The unanticipated Singapore meeting Nov.7th [Saturday] of People’s Republic Pres. and Communist Party Boss Xi Jinping and Republic of China [Taiwan] Pres. and Kuomintang Party leader Ma Ying-jeou is a bombshell in Chinese and East Asian affairs.
It is not only the first encounter of the two heads of rival Chinese states and movements since the defeat and retreat of Generalissimo Chiang Kai-shek to Taiwan in 1949, but it is precedent shattering on a number of other counts.
The Beijing Communist regime has always insisted the Taiwan institutions have no validity, that they are in fact the presence of a rogue regional regime in rebellion against their own legitimate central government. Much of the world has not accepted that characterization – and with the stability and exceedingly successful economic model on the Island – has maintained various nonprotocol relationships with Taipeh.
The U.S. link, considered by both sides as essential to Taiwan’s continued success, was enshrined in the 1979 Taiwan Relations Act. America’s formal acceptance of the Beijing de facto control of the Mainland came after years of Washington refusing “to recognize” a Communist regime. Much of that new role – for example, its veto on the United Nations Security Council – had come from the Franklin D. Roosevelt Administrations insistence that Chiang’s China be accorded great power status after its long struggle as a victim of European colonialism and Japanese aggression. But the Act, by a recalcitrant Congress after Pres. Jimmy Carter switched sides, not only maintained an American relationship with the then Kuomintang regime but assured it of continuing military aid support to sustain its independence.
Beijing’s tacitly made a concession to the Taiwan Chinese – and the U.S. – by an offer for reunification under the slogan “one country, two regimes”. But Beijing until now has always refused the protocol concession of treating the Taiwan government as an equal negotiating partner. And, indeed, the forthcoming meeting is being carefully circumscribed by referring to Ma only as Taiwan’s “leader” and describing the summit as a “pragmatic arrangement”.
Hwoever, this abrupt break by Beijing with what was considered an sacrosanct policy is explained by Xi’s growing personalized power structure in Beijing. First and foremost, as a former Communist leader in the coastal regions on the Mainland facing Taiwan, he considers himself an expert on Taiwan politics. That, coupled with his own hard-charging personal takeover of the Communist Party as no leader since Mao Tse-tung in the 1950s, emboldens him to take what other Communist officials would not have dared. By offering some measure of conciliation – although little of substance is likely to come of this particular meeting – he hopes to strengthen Beijing’s current pitch as a responsible member of the world’s family of nations.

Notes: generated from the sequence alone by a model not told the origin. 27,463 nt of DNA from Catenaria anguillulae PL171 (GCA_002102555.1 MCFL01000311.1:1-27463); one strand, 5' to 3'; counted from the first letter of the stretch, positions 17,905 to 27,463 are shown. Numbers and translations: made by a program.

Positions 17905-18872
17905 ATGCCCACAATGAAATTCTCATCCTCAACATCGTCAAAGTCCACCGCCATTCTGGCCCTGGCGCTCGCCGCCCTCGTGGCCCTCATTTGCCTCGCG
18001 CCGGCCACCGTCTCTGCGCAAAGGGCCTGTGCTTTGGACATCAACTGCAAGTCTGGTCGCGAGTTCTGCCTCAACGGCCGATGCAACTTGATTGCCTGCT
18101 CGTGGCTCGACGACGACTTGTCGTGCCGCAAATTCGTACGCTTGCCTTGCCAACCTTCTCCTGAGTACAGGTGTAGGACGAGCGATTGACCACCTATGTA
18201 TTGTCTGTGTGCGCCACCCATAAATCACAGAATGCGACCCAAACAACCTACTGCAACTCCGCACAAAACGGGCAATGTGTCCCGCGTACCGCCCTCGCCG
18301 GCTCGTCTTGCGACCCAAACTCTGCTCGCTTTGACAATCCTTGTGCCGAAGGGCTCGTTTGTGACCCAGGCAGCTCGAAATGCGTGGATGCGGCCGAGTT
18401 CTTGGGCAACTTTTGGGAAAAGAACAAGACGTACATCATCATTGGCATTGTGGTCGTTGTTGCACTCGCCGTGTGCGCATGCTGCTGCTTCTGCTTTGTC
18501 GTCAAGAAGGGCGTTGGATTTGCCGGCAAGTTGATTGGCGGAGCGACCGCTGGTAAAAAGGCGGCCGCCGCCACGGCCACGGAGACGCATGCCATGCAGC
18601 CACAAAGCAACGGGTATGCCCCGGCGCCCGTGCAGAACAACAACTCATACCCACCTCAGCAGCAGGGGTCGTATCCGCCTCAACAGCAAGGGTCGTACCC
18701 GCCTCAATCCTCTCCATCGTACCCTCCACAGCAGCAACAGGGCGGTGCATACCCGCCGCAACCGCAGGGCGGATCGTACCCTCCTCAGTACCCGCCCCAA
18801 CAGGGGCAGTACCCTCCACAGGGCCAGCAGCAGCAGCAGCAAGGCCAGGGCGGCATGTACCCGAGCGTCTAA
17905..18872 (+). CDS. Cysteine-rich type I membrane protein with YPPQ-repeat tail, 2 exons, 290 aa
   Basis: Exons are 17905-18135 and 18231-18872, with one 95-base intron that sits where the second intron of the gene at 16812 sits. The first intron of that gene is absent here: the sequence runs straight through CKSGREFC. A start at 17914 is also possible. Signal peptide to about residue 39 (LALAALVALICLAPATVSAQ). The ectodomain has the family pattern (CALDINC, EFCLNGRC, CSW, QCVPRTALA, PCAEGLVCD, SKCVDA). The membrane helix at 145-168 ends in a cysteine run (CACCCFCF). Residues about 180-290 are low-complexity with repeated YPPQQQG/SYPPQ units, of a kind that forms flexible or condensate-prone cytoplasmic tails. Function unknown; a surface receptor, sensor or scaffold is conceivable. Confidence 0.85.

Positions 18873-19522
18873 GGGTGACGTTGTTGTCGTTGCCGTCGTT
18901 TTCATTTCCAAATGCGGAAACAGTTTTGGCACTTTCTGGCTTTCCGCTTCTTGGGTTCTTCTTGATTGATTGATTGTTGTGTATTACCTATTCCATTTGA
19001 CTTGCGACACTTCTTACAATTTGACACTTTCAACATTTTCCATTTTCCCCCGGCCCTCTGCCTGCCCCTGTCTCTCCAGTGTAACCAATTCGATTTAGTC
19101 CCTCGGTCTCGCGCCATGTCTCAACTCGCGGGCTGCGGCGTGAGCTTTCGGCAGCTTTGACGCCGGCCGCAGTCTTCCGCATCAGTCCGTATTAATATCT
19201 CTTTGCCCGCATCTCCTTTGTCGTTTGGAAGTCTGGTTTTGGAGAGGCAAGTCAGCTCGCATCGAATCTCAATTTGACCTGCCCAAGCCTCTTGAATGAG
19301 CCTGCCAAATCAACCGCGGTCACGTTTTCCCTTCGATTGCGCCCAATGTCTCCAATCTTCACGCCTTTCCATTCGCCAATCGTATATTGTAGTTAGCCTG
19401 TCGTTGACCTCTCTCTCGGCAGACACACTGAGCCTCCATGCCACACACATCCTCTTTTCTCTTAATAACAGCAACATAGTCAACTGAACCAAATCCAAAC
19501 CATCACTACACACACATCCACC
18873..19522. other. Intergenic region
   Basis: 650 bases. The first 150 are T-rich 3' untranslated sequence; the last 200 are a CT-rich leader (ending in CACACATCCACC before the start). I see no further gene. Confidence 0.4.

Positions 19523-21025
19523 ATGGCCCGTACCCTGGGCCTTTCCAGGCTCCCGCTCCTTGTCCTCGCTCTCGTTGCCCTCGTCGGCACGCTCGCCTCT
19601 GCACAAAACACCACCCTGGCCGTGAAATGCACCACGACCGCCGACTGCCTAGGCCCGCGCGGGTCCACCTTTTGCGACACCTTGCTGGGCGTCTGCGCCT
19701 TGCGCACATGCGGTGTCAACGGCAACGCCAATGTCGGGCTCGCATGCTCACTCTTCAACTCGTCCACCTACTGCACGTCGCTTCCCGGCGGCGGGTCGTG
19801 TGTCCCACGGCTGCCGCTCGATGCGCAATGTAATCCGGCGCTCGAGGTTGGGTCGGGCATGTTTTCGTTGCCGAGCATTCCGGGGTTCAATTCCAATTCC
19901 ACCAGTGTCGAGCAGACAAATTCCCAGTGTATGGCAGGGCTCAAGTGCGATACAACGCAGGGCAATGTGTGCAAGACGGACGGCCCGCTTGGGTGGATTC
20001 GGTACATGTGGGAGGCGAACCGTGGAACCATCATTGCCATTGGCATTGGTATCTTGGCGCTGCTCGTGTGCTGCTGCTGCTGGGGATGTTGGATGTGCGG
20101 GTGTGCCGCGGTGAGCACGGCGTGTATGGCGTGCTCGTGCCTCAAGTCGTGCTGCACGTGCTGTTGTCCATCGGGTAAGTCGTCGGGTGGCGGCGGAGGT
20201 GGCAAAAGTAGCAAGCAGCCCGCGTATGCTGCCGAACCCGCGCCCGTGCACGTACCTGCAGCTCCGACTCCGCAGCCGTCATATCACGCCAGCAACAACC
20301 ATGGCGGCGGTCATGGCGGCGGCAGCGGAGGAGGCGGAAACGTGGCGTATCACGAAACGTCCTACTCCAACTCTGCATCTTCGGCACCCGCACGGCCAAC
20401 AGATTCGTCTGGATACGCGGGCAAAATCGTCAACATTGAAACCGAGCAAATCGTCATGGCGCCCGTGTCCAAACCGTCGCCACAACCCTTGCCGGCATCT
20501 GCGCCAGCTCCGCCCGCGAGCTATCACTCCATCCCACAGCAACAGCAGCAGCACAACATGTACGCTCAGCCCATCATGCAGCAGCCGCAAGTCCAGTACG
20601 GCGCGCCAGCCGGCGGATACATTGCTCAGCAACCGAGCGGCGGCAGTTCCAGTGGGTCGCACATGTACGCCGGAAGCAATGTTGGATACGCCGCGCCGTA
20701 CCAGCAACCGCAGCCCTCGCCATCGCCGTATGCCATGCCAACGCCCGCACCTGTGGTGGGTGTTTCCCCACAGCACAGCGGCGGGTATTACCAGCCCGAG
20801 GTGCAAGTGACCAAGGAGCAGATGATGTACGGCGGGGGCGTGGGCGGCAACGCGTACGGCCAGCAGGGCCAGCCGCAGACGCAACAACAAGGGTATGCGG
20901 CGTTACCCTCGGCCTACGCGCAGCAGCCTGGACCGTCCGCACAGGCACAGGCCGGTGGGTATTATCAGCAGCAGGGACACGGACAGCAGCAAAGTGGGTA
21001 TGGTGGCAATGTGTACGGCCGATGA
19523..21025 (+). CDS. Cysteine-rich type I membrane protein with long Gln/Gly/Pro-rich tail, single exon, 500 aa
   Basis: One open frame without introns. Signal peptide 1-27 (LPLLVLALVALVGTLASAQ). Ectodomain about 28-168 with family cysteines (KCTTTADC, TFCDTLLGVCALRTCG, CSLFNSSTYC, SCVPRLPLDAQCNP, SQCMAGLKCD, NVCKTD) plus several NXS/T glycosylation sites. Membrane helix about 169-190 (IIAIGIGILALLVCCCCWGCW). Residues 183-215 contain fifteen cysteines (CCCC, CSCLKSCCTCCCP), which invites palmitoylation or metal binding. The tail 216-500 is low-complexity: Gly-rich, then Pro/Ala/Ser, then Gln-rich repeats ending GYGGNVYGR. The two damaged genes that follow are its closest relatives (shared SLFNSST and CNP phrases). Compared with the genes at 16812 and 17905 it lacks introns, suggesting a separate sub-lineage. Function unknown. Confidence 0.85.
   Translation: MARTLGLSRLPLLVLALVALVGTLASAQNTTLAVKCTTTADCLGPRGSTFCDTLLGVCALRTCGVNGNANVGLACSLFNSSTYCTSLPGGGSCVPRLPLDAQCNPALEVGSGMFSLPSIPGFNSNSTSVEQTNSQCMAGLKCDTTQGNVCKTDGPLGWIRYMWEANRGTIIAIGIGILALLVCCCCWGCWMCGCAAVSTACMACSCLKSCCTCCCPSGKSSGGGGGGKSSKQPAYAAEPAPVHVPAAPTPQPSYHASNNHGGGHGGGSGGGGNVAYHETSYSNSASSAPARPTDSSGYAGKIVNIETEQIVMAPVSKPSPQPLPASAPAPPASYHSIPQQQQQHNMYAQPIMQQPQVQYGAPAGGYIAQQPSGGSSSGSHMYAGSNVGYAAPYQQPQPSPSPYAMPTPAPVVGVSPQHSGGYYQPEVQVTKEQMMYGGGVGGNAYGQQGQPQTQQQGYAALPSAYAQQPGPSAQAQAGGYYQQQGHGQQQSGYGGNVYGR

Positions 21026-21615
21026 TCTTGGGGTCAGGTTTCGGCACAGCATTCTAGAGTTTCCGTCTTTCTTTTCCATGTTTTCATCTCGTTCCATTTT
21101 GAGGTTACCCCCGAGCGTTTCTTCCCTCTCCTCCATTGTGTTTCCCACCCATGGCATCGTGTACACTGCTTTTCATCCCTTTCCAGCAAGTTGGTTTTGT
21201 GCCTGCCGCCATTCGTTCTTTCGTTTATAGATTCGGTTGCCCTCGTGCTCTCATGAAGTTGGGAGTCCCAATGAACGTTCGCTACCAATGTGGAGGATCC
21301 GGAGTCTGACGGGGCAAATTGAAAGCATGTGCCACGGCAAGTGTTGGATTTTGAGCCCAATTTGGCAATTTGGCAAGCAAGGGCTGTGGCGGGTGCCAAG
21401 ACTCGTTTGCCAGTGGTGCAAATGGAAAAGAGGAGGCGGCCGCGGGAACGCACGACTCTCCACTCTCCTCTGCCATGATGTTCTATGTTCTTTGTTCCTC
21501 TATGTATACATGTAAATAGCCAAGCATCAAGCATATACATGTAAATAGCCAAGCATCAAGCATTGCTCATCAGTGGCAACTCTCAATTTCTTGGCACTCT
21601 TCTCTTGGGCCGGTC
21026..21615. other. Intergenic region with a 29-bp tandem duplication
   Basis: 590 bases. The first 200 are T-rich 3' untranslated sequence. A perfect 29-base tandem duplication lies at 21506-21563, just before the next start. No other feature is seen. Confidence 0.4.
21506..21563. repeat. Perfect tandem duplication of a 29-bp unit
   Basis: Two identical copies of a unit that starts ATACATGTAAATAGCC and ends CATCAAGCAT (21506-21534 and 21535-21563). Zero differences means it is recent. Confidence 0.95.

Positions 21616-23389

A more important explanation is that Xi is lending his support to Ma’s Kuomintang Party, which according to all the polls, has collapsed in anticipation of January elections. The opposition Democratic Progressive Party, with a long history of putting distance between Taiwan and the Mainland, even suggesting formal independence, is now headed for a landslide. Whether, in fact, Xi’s gesture may not backfire is the subject of current debate in Taiwan where the growing unpopularity of the Kuomintang is linked to Ma’s ambitious series of economic and political agreements with the Mainland.
Student groups and other political activitists have been increasingly critical of Ma’s moves. The growing friction between local interests in Hong Kong and Beijing has also influenced public opinion in Taiwan. The same “one country, two regimes” was used to smooth the 1997return of the former British Colony to China. But recent encroachments on local government and, ironically, former British freedom of speech and equality before the law, have been noted in Taiwan.
Only time will tell if Xi has overplayed his hand. But it is certain that this new nuanced play of Chinese forces increases the importance of the U.S.’ own China policy, with Taiwan’s critical strategic geography again a growing factor in aggressive Beijing moves in both the East China and the South China Seas.